In North America, Colson and his one-time collaborator Nancy Pearcey probably did more than anyone else to raise awareness of Kuyper’s legacy amongst evangelical Christians, and James Bratt’s magisterial biography of Kuyper promises to further disseminate knowledge of this pathbreaking Christian leader. Indeed it comes not a moment too soon. In many respects our North American polities are increasingly taking on the divided character of European countries in the nineteenth and early twentieth centuries, albeit without (yet) a comparable level of political instability. From 1789 until 1958 France endured a succession of transient régimes amid a society torn between partisans and opponents of the Revolution. The 1905 law mandating an official secularism, or laïcité, ratified the victory of the republicans over their opponents, entrenching a worldview in which religious faith is rendered innocuous and safely restricted to the private realm.
In the Netherlands, by contrast, Kuyper and his associates tried something different. Yes, the same tensions besetting the French polity were present in the Netherlands, but they were successfully defused for half a century by, among other reforms, adopting proportional representation (PR) and instituting an equitable schools policy. PR insured that political parties would be represented according to their actual popular support, while the educational reforms guaranteed funding for all schools, even those with overt faith commitments.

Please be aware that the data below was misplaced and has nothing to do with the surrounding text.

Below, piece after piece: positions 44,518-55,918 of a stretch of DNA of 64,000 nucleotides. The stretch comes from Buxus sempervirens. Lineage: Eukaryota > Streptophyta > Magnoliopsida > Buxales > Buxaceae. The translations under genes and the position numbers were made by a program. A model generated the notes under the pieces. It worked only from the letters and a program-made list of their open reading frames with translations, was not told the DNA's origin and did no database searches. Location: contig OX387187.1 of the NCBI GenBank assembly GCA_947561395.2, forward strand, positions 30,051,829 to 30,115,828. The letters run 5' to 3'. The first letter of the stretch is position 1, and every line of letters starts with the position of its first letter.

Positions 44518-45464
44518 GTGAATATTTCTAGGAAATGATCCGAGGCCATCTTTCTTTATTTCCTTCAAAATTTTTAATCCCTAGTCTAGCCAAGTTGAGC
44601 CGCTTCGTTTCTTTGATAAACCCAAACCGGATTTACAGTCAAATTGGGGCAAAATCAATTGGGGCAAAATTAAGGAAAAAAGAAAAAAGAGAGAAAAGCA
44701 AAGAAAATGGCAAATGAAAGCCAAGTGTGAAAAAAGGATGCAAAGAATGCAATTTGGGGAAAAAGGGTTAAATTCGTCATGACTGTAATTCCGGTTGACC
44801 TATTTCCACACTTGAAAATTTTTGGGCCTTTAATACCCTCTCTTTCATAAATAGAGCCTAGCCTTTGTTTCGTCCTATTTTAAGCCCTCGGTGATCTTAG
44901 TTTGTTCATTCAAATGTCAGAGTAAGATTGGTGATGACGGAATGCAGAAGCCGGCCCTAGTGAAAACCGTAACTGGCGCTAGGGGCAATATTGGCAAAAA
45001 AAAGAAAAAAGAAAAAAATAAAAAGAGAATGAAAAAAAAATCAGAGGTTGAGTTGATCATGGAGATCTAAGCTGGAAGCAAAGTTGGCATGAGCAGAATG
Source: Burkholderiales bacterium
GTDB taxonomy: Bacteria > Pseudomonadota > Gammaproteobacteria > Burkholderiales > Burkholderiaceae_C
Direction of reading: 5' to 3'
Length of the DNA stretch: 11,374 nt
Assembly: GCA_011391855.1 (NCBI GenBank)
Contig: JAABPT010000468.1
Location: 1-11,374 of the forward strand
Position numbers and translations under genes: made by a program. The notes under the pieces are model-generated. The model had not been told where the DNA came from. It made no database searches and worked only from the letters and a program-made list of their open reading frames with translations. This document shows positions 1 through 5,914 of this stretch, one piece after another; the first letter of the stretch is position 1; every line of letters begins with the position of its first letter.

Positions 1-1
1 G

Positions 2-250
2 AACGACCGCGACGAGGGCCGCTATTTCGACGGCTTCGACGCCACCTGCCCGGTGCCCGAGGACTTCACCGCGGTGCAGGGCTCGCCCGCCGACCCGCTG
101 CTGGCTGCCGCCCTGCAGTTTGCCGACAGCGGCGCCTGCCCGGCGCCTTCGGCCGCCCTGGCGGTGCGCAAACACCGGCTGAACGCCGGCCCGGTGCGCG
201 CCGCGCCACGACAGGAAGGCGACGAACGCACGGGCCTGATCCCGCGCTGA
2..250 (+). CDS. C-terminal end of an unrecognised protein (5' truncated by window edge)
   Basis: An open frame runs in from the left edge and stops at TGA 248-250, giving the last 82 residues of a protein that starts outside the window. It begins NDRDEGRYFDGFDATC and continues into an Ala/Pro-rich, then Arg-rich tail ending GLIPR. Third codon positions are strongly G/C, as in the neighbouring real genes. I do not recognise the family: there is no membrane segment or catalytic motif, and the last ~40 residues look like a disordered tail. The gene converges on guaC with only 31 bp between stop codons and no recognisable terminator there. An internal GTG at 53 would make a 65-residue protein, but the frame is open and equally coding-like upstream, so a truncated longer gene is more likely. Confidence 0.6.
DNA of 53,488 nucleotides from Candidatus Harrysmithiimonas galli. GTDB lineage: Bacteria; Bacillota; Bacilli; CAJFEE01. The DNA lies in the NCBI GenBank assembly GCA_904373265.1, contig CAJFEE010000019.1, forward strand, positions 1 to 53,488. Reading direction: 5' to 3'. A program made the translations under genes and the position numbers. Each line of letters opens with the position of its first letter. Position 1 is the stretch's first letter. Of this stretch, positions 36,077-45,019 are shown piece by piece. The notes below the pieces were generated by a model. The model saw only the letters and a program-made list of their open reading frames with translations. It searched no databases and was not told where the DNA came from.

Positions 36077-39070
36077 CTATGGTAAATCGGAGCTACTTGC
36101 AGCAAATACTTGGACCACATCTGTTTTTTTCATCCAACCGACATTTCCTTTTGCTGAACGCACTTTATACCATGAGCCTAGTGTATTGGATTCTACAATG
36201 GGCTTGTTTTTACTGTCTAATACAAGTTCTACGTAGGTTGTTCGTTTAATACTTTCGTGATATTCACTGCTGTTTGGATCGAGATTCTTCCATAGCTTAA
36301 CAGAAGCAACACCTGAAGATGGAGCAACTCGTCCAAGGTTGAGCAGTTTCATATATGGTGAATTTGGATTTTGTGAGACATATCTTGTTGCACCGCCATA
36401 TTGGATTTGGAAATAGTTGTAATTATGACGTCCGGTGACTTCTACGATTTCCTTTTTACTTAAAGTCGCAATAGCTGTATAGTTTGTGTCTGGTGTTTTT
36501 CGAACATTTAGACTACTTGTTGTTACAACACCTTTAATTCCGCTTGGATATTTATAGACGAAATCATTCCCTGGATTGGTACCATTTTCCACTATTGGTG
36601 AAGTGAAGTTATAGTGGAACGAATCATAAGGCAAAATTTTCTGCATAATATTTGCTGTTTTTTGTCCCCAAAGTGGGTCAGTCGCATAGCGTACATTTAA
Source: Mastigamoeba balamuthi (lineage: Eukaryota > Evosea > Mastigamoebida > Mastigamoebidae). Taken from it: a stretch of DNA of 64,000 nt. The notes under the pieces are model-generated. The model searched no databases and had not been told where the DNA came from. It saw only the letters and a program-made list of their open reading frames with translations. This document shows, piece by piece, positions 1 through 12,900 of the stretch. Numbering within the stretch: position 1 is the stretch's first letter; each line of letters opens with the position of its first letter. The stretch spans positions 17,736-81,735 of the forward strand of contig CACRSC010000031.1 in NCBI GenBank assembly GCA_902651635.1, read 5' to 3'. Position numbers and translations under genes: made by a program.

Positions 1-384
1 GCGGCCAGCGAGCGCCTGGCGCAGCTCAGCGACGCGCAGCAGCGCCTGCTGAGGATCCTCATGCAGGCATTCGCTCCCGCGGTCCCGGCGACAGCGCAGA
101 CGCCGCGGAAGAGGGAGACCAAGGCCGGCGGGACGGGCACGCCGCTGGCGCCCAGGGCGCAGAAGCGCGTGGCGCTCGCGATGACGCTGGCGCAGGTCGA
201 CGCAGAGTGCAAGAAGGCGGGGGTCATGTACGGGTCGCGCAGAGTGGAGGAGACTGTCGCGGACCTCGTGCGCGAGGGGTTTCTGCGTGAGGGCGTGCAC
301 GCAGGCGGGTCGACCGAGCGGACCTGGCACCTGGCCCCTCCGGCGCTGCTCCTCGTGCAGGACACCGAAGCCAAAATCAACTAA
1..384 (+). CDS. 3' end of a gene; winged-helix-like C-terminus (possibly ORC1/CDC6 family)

Here in North America, a number of organizations have drawn on the Kuyperian legacy, inspired by the desire to be agents of God’s kingdom in public life, including the Center for Public Justice (CPJ), the Christian Labour Association of Canada, and the Canadian think tank Cardus. Their efforts have sometimes been labeled principled pluralism, which, according to CPJ’s website, means
that there should be constitutional recognition and protection of religious life in society. Principled pluralism means that government should give equal treatment to different communities of faith. Government should not have the authority to decide what constitutes true religion. Therefore, government should not try to establish one religion or to enforce secularism in public life. Most religious ways of life seek expression beyond the walls of a church. Most guide their adherents in the way they should live in society and not only in their worship and creedal confessions. Justice, therefore, requires equal treatment of religions in public as well as in private life.